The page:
Login with Machines4u Google account

At first glance, NASA’s “robonaut” looks like a camp, spaceman version of those dummies you learn CPR on. With its shiny gold helmet and milky white body, it’s hardly the type of thing you’d expect to be going to a mine site. But that is exactly what NASA is doing with it.

The odd looking android, which they’ve labelled an Anthropomorphic Robonaut System (or ARS for short), is on its way to Perth for a 60 month deployment with Woodside Petroleum.

Robonaut working on its guns

No-one had the heart to tell Robonaut it’s guns weren’t going to get any bigger. Image Credit: NASA

If you look closer at its abdomen, you’ll notice they’ve gone to the strange effort of giving it a six pack. To complement it’s unnecessary abs, NASA also gave the robot a slightly disturbing set of legs (which we’re sure are far more practical than they appear).

Robonaut has weird legs

Creepy legs. Image Credit: NASA

NASA’s robonaut has been designed to withstand the extremities of outer space, so the theory is, it will be perfectly suited to mining’s equally arduous conditions. Robonaut can fix machinery in circumstances that would be unsafe for humans and has the (slightly terrifying) ability to figure out how to complete assigned tasks without human assistance.

Robonaut will be arriving later this year and Woodside has been taking suggestions from their employees as to what tasks to set for it. Their goal, in line with the Industry 4.0 movement, is to explore how robotics and automation can be used to improve efficiency, reduce costs and preserve human safety.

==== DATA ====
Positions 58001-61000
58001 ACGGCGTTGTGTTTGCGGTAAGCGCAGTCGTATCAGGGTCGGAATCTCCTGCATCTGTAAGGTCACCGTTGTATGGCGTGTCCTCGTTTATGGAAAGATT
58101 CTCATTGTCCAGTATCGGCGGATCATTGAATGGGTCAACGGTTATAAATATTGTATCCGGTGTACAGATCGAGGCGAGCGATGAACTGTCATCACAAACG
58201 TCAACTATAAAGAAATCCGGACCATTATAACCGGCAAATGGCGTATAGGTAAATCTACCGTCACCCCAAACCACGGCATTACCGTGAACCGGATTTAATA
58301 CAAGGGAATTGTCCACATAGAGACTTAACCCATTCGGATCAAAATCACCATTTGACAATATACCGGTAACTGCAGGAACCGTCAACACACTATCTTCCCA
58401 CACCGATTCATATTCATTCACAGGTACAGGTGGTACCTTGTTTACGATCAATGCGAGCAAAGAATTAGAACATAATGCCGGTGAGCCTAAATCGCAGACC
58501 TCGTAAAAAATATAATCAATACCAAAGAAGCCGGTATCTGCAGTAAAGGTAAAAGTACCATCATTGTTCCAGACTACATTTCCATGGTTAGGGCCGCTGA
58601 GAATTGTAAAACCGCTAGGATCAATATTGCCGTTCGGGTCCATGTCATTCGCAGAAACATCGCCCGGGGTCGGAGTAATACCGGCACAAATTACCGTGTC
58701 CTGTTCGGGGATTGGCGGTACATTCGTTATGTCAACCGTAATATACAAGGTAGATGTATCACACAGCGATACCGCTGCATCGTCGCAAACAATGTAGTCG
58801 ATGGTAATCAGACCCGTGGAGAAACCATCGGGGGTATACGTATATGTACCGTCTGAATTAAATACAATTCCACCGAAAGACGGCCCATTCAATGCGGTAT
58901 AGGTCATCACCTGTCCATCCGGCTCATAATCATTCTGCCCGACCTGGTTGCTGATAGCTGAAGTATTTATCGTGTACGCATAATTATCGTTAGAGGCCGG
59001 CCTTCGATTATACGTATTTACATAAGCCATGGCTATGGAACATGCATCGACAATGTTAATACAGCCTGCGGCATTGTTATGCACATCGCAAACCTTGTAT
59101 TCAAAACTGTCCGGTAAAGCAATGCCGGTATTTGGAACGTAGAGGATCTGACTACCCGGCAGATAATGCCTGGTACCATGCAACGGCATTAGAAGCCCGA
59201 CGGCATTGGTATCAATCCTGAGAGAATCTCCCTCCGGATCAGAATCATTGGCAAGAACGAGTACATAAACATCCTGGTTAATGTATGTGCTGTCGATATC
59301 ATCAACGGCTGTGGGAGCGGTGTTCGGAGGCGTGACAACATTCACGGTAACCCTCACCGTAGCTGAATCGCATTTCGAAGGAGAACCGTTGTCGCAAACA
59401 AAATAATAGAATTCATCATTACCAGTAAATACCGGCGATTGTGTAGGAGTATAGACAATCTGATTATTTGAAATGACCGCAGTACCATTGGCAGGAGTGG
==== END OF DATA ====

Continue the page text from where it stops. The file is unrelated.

Outside of work, Robonaut has a busy social schedule. It has its own Twitter account and regularly hangs with scientists and celebrities alike. It had a visit from Star Trek actor and social media celebrity, George Takai last year. And it seems to have a weird thing for boy band, One Direction, with a couple of posts dedicated to the lads.

Robonaut is not the first of its kind. And, while it may be an odd looking machine, it is a massive step up in design from its predecessor.

Here’s hoping NASA either gives their robot a costume change for its trip Down Under or is okay with Australia sending it back a bit worse for wear. There’s no way that pristine white suit is going to be in mint condition after a 60 month stint in the mines.

Article Name
NASA's Weird Robot is Headed Down Under for a Stint in the Mines
With its shiny gold helmet and milky white body, Robonaut hardly seems at home on a mine site. But that is exactly what NASA and Woodside are doing with it.
Publisher Name
Publisher Logo


No more articles

Send this to friend